Key to Umbria: Todi

Five Patron Saints of Todi

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Patron saints of Todi (1861) by Luigi Sabatini

High altar, San Fortunato

The figures that were relatively recently painted between the arches of the high altar of San Fortunato (illustrated above) depict the five patron saints of Todi:

  1. St Romana;

  2. St Cassian;

  3. St Fortunatus (who has his own page in this site);

  4. St Callistus; and

  5. St Digna.

St Cassian (13th August)

An entry in the Roman Martyrology under 13th August records:

  1. “At Todi in Umbria, St Cassian, bishop and martyr, under Emperor Diocletian”.

According to a legend discovered in the local archives in 1597, Pope Marcellinus appointed St Cassian as bishop of Todi during the reign of the Emperor Diocletian.  He was arrested in the city and subsequently executed in “un carcer ... in modum cisternae subterraneae ... locatae in muro civitas” (in a prison in a subterranean cistern inside the city walls).  This was probably inspired by traditions surrounding the Carcere di San Cassiano (see below).

In fact, St Cassian of Todi is probably a “double” of St Cassian of Imola, with whom he shares a feast day.

St Callistus (14th August)

An entry in the Roman Martyrology under 14th August records:

  1. “At Todi in Umbria, St Callistus, bishop and martyr”.

According to local tradition, St Callistus was the Bishop of Todi in the early 6th century.  He was a staunch opponent of the Arian heresy during the regency of the Gothic Queen Amalasuntha (526-34), and Arian heretics murdered him in 528.   He is credited with the construction of the church of SS Giovanni e Paolo, which was probably the first Duomo of Todi, and which was demolished in 1298 to make way for what is now Piazza Garibaldi.  He is also said to have adapted the Roman cistern known as the Carcere di San Cassiano into an oratory.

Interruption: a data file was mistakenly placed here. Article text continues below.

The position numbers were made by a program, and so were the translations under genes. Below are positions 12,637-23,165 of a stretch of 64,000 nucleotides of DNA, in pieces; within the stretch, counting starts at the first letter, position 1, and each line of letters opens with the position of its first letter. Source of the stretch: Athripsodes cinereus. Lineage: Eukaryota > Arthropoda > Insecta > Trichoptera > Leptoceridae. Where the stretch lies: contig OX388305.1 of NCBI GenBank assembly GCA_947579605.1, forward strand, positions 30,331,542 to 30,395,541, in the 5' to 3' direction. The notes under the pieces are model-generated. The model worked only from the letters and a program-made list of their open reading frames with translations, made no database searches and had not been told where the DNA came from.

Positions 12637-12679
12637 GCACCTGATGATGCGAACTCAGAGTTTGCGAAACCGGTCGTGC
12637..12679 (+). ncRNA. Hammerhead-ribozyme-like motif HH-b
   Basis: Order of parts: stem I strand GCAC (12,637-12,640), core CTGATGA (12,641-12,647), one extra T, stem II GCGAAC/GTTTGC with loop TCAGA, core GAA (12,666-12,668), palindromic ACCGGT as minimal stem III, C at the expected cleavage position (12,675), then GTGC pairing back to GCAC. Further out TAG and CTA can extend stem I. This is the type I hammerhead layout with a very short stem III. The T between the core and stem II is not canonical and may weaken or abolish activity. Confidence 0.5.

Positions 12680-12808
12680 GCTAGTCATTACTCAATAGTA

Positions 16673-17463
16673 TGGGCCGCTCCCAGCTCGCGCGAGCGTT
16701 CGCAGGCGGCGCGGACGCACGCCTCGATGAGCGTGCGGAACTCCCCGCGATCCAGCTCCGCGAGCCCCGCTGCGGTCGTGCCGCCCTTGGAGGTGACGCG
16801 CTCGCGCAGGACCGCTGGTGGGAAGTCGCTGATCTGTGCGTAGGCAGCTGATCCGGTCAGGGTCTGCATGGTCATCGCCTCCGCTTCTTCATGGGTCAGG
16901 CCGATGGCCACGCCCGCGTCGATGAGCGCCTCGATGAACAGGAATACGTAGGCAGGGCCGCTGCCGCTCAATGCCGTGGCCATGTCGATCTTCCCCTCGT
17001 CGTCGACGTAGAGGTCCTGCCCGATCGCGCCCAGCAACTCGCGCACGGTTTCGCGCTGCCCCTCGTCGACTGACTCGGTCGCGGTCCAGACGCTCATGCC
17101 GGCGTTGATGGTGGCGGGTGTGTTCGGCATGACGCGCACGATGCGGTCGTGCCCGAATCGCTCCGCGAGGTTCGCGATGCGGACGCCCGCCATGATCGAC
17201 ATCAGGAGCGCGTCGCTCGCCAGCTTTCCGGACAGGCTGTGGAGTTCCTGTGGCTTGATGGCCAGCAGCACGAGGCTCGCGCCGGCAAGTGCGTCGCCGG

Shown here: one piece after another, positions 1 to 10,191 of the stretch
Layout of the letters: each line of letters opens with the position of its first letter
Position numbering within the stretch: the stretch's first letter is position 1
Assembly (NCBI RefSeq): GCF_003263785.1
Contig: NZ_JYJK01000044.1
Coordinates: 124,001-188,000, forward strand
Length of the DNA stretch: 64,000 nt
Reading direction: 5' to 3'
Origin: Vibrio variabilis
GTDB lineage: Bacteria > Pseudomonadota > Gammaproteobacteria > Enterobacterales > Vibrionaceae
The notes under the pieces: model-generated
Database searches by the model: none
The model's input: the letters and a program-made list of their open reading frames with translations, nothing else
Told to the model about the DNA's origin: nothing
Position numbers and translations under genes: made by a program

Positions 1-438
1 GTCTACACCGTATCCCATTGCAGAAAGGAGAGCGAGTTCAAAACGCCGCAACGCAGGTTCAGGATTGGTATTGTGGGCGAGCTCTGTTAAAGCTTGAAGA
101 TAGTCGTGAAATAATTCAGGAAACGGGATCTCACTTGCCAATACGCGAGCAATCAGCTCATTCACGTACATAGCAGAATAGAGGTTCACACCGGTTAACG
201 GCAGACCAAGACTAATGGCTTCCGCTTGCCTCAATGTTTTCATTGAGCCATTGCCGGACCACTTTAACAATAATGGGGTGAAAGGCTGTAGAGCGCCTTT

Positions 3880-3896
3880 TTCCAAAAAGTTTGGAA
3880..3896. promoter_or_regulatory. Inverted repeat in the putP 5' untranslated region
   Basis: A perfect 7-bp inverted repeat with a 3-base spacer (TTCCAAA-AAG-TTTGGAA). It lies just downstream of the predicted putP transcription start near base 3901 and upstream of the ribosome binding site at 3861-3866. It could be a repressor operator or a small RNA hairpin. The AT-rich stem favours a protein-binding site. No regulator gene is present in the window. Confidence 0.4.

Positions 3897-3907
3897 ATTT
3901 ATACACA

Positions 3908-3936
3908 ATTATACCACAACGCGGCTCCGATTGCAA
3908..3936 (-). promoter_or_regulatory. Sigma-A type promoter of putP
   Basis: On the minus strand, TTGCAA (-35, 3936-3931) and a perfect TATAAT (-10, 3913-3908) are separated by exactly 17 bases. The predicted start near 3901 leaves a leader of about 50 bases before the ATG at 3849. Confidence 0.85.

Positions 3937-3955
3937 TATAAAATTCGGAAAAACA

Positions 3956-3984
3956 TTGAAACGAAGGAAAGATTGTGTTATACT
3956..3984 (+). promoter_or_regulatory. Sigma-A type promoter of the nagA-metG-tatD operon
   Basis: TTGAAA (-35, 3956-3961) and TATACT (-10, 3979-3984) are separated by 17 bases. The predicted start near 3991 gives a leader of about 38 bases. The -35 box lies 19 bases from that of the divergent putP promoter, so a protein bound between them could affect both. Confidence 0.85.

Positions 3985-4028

In fact, St Callistus of Todi is probably a “double” of Pope Callistus I, who died in 222 and was venerated as a martyr from at least the 4th century.  (It is probably significant that the feast of St Callistus I falls on October 14th, the feast of St Fortunatus of Todi.)

St Romana (23rd February)

An entry in the Roman Martyrology under 23rd February records: “At Todi in Umbria, St Romana, virgin, who was baptised by Pope St. Sylvester, led a life of holiness in dens and caves, and wrought glorious miracles”.

St Romana was perhaps the sister of St Firmina of Amelia and a daughter of Calpurnius, the Prefect of Rome.  According to her unreliable legend, she left home at the age of 10 and lived in a cave on Monte Soratte, north of Rome, where Pope St Sylvester baptised her.  She later lived in a cave in the Gole del Forello, to the west of Todi.  She died in 324 when only 18 and her relics were apparently preserved in her grotto on Monte Soratte.  This was a site of pilgrimage until 1301, when the relics were moved to San Fortunato.

St Digna (11th August)

An entry in the Roman Martyrology under 11th August records: “At Todi in Umbria, St Digna, virgin”.